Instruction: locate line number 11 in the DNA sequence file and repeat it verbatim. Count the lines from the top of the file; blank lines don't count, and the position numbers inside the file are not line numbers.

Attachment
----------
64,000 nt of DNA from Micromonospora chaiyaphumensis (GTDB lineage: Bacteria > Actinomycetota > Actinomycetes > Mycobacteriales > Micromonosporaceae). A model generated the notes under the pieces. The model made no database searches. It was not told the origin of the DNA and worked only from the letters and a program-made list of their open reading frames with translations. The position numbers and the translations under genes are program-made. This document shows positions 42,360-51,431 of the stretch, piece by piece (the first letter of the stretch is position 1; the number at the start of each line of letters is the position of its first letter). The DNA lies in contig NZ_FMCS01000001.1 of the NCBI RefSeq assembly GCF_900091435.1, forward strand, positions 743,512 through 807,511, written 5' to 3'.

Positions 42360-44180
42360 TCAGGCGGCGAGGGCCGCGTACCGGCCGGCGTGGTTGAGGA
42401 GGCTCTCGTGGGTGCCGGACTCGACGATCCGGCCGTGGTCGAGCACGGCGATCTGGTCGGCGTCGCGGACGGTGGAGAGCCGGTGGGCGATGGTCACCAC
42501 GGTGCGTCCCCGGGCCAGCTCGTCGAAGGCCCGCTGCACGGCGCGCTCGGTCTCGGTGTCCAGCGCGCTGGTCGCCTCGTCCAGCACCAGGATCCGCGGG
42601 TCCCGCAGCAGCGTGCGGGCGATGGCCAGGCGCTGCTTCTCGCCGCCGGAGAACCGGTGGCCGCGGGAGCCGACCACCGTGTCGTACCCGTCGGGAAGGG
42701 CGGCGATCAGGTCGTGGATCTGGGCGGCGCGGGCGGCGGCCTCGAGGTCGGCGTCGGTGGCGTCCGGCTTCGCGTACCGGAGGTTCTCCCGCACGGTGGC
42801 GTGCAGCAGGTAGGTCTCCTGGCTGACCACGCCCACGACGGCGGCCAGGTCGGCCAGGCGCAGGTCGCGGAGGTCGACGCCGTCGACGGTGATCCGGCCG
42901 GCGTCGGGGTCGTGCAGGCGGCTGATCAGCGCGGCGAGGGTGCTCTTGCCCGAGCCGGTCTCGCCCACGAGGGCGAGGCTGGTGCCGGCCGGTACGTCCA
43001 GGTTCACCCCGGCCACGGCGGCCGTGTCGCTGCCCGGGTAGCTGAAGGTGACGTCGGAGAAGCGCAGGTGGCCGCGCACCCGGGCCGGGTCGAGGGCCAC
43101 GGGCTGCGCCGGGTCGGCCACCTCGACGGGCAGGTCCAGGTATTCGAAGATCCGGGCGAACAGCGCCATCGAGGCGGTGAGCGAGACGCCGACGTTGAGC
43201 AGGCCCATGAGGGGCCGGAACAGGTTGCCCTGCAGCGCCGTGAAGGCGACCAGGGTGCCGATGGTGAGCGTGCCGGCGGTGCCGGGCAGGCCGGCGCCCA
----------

43101 GGGCTGCGCCGGGTCGGCCACCTCGACGGGCAGGTCCAGGTATTCGAAGATCCGGGCGAACAGCGCCATCGAGGCGGTGAGCGAGACGCCGACGTTGAGC